Eight Traps That Can Derail a Career in the First 90 Days
Starting a new appointment? Coupled with the excitement of a move to a new church, there is often some anxiety. How do you start off on the right foot, and ensure the best possible outcome of ministry success? Following are eight traps that can derail a pastor in the crucial first 100 days in a new role:
- Failure to clarify expectations. While the formal job description lists expectations, there are also informal expectations that aren’t put on paper. Be sure that you know what your leadership really expects from you. Often churches are guilty of not even having a job description for a pastor, so be sure you nail down the expectations for what the church will see as success.
- Failure to understand your new District Superintendent (if you are United Methodist) or other judicatory and his (or her) style and needs. The first 100 days is the time to build a strong relationship with your new DS, Staff Parish Relations Team, Vestry, etc. What makes him excited? What irritates them? How can you best adapt to their communication and decision-making style?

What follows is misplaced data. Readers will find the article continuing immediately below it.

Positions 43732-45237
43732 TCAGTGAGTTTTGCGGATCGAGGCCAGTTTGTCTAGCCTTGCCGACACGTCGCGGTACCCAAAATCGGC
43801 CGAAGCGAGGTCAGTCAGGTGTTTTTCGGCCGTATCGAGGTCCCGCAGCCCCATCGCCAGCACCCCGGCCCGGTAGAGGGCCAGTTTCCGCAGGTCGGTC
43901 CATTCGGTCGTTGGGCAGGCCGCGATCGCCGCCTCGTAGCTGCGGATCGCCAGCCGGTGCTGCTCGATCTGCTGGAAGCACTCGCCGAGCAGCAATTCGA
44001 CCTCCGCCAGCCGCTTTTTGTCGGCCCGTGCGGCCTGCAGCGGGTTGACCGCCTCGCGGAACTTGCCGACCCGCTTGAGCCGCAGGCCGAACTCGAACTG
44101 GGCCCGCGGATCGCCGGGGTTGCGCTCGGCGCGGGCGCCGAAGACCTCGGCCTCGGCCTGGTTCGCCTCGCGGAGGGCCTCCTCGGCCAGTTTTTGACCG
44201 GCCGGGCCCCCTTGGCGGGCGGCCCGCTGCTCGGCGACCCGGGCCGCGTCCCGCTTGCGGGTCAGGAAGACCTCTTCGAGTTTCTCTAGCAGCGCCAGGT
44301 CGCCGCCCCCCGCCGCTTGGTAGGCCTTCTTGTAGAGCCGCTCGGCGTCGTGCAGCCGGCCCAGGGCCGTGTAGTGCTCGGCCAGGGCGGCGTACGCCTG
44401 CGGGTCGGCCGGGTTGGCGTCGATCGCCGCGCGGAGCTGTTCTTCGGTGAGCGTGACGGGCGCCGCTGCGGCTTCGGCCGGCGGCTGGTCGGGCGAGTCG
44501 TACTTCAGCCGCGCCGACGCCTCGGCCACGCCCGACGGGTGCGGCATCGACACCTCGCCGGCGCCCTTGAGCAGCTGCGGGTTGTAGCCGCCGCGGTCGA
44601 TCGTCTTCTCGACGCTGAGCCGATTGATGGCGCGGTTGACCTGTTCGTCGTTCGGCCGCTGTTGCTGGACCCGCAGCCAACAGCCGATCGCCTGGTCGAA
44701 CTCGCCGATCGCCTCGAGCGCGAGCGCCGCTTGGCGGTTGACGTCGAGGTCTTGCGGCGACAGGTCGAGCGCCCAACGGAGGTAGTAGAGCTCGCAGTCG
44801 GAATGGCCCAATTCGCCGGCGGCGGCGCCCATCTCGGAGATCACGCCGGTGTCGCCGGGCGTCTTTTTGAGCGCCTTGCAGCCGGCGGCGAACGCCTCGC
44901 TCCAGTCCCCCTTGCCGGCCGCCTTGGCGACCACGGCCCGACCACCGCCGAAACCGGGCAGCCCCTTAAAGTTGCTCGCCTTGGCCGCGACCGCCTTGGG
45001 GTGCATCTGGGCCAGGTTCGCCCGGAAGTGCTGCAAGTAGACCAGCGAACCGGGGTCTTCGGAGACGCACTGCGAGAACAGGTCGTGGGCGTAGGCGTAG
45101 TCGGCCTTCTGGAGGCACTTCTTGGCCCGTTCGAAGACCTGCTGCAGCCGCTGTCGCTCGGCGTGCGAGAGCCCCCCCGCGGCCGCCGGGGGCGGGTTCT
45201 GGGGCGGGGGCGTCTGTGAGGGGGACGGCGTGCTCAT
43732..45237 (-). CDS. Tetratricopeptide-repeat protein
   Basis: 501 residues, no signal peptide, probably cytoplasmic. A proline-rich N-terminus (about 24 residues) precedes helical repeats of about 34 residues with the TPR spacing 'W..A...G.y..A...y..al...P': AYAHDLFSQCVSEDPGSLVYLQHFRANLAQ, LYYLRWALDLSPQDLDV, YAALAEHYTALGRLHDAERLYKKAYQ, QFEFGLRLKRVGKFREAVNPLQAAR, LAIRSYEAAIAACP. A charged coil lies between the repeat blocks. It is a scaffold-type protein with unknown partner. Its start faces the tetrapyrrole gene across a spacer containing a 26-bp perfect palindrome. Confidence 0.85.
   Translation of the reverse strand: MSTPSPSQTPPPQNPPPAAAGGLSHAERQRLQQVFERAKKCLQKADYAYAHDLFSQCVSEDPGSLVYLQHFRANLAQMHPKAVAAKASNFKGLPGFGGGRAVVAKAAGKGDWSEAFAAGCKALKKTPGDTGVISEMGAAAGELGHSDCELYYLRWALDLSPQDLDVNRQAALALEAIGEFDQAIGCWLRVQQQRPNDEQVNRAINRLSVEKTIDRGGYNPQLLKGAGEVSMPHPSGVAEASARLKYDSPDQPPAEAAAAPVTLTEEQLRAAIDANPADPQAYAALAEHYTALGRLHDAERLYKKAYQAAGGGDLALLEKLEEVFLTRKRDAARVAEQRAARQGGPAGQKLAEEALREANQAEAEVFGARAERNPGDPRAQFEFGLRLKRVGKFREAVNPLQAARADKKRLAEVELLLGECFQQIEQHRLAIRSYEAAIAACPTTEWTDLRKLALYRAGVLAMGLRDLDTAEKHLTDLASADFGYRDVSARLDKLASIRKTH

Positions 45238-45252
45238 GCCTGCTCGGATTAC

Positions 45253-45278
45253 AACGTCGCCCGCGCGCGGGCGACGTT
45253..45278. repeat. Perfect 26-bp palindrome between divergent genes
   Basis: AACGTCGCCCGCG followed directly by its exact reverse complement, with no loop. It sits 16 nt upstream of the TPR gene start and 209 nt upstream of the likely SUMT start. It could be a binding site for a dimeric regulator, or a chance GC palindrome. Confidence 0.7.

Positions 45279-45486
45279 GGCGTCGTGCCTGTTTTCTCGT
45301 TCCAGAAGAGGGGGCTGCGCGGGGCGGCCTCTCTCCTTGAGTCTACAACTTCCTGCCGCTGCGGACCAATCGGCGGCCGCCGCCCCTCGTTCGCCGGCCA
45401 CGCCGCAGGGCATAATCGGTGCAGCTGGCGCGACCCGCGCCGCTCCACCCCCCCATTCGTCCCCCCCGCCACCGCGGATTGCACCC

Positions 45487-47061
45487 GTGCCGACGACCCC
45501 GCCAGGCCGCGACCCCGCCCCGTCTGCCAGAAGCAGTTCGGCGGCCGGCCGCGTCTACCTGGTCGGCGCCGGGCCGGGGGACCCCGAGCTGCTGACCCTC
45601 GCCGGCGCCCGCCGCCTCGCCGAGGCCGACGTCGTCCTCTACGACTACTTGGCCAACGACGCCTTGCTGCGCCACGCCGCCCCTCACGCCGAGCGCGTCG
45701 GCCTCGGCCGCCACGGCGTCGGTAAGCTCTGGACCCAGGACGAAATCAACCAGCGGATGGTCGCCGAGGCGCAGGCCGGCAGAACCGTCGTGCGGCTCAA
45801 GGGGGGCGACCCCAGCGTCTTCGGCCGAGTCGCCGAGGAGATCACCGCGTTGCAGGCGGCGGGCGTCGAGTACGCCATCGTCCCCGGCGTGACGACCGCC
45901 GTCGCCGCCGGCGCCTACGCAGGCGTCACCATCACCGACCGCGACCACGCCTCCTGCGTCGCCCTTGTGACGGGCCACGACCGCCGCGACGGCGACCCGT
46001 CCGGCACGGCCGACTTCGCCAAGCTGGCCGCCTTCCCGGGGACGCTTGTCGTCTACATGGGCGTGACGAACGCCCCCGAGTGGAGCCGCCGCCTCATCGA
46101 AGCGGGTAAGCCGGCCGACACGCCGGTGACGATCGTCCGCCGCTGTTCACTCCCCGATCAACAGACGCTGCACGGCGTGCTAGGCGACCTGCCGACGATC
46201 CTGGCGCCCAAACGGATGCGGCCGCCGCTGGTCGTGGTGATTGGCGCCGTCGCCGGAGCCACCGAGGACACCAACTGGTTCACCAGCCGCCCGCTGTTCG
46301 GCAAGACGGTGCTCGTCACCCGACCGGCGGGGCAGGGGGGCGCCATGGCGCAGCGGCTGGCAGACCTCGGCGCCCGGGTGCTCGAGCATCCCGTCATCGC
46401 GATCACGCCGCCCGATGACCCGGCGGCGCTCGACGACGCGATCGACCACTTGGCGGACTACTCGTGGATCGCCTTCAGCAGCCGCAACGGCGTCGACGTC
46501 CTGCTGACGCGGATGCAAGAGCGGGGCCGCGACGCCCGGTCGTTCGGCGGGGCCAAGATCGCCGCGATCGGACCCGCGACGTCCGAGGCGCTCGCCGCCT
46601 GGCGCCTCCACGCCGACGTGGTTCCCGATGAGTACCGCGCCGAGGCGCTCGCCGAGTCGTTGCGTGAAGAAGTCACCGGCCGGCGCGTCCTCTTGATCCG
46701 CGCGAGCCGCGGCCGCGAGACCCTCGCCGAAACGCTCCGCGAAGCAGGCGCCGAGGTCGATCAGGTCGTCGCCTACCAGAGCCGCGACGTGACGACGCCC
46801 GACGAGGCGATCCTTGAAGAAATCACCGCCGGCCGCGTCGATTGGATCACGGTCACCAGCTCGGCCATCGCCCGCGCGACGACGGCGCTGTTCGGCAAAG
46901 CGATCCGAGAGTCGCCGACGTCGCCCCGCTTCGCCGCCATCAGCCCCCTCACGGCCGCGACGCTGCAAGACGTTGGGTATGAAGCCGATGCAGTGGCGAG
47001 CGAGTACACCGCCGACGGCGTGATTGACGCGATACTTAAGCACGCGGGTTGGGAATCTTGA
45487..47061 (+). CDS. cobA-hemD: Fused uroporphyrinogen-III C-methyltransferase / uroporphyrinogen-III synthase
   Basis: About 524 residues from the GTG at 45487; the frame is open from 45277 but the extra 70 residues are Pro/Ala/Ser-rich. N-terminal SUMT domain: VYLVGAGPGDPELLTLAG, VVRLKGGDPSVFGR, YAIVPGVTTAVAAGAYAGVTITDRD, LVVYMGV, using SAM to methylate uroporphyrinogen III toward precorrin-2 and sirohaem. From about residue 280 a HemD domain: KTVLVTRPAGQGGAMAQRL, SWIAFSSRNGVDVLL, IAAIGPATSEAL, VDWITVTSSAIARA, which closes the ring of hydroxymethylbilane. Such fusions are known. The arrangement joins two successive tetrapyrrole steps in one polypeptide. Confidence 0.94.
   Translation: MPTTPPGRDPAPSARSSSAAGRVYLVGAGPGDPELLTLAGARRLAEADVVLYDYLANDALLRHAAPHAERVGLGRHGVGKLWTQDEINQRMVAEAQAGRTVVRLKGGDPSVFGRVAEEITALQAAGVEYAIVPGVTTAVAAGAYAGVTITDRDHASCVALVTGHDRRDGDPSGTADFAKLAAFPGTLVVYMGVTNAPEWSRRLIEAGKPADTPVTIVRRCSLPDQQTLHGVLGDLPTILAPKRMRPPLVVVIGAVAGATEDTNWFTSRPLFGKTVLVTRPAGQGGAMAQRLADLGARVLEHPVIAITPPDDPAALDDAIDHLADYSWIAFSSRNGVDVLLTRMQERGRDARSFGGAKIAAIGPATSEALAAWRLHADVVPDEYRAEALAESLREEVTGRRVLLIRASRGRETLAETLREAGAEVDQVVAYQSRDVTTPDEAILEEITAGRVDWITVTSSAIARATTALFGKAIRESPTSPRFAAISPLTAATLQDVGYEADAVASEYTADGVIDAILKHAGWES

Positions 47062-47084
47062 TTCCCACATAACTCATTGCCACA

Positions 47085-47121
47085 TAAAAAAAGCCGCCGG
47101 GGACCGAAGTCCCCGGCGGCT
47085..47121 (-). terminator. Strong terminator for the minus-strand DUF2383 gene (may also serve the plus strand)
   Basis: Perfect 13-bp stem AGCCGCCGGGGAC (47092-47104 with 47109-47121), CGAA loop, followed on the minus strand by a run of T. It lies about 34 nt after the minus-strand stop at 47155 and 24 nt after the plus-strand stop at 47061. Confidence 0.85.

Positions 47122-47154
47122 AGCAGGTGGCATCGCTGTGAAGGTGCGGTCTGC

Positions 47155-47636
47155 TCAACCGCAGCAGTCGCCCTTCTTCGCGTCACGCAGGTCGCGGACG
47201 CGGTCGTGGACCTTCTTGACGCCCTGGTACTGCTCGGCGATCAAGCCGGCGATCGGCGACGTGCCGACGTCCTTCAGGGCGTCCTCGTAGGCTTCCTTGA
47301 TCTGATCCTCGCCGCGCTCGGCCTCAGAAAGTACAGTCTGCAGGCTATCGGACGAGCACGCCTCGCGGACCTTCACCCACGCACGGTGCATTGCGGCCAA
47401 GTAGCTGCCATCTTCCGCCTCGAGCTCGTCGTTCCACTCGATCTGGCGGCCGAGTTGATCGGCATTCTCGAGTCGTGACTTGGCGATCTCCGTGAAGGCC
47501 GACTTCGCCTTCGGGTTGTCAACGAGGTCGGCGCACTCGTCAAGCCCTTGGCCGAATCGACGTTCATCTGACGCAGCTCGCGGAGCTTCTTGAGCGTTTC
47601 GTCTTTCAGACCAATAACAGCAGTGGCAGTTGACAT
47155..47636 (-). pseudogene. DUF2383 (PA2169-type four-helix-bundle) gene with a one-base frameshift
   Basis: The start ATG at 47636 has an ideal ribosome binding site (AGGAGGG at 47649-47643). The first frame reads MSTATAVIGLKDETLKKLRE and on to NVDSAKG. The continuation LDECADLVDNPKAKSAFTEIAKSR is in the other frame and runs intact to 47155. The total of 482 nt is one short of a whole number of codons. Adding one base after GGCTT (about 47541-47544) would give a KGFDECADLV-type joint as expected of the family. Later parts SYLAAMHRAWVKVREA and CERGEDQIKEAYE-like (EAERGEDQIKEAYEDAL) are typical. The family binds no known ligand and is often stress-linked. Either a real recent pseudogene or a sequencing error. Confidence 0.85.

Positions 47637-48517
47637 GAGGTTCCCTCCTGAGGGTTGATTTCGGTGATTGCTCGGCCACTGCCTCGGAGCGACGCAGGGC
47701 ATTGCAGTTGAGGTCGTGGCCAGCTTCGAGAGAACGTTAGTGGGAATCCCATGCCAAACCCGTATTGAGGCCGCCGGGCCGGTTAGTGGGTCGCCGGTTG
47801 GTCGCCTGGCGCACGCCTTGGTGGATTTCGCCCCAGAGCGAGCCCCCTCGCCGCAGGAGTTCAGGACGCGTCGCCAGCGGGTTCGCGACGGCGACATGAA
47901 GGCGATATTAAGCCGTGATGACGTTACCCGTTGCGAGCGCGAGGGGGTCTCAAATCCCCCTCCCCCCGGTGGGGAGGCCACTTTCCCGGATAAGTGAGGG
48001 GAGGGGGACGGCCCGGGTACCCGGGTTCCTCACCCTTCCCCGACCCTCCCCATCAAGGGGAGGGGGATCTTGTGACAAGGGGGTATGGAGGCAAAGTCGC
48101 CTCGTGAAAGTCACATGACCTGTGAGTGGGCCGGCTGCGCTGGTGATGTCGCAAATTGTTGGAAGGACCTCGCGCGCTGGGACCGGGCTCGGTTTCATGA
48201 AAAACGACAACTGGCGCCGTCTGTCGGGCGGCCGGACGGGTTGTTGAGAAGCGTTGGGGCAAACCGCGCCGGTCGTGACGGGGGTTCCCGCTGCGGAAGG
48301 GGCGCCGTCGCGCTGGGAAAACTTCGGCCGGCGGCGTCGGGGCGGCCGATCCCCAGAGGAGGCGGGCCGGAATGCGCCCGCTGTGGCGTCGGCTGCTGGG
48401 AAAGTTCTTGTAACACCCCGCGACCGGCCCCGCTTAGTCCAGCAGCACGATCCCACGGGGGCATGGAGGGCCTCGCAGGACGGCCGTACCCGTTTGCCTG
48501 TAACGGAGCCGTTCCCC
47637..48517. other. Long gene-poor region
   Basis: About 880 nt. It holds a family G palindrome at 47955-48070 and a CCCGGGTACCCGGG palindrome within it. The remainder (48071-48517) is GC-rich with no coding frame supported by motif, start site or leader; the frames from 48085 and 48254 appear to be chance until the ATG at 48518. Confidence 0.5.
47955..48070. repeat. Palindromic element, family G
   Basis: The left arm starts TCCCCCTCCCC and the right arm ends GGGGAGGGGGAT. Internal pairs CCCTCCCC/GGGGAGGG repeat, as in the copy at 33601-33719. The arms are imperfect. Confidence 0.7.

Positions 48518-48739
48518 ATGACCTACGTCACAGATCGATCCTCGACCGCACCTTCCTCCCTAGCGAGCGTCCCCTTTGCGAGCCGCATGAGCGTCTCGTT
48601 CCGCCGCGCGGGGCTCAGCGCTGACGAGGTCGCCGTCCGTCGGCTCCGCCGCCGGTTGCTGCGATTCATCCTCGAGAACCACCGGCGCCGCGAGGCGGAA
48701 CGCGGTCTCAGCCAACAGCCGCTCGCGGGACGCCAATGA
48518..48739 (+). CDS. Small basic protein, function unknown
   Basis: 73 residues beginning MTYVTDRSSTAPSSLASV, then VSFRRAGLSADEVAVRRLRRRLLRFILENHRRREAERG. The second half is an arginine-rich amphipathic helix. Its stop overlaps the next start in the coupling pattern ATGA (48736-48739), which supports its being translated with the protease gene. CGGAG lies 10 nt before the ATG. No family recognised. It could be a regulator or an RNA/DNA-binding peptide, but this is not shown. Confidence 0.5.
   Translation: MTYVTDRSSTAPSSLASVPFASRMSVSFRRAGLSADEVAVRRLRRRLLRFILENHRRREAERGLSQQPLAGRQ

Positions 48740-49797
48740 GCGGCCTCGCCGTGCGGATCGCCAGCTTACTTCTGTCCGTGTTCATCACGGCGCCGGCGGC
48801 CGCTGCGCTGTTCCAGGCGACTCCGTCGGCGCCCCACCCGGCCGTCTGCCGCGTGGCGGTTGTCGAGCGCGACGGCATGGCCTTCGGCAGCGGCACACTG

- Not building credibility and trust with staff and key lay leaders. Each person is different. The first 100 days is an important time to assess your team and set strategies to engage both paid employees and volunteers.
- Being perceived as eccentric. Take time to learn the culture and fit in. Of course, you want to be YOU, your authentic self, but each church has a culture, and you do not want to be seen as an ill-fit.
- Aligning with the right players. The first 100 days gives you the opportunity to understand the informal power structure in the church. Who has insider information? Who can best help you navigate the sometimes tricky waters in a new assignment?
- Step on political landmines. Unless you are specifically expected to go after sacred cows in the church, tread wisely during your first 100 days. This is a time to observe, gather information, and understand the existing structure.
- Taking abrupt action without taking the time to learn. Give yourself enough time to observe and understand why things are the way they are.
- Failure to continue to develop. As Marshall Goldsmith’s book title says, “What got you here won’t get you there.” During your transition period, be humble enough to identify new skills, knowledge, and relationships that will help you continue to progress in your ministry.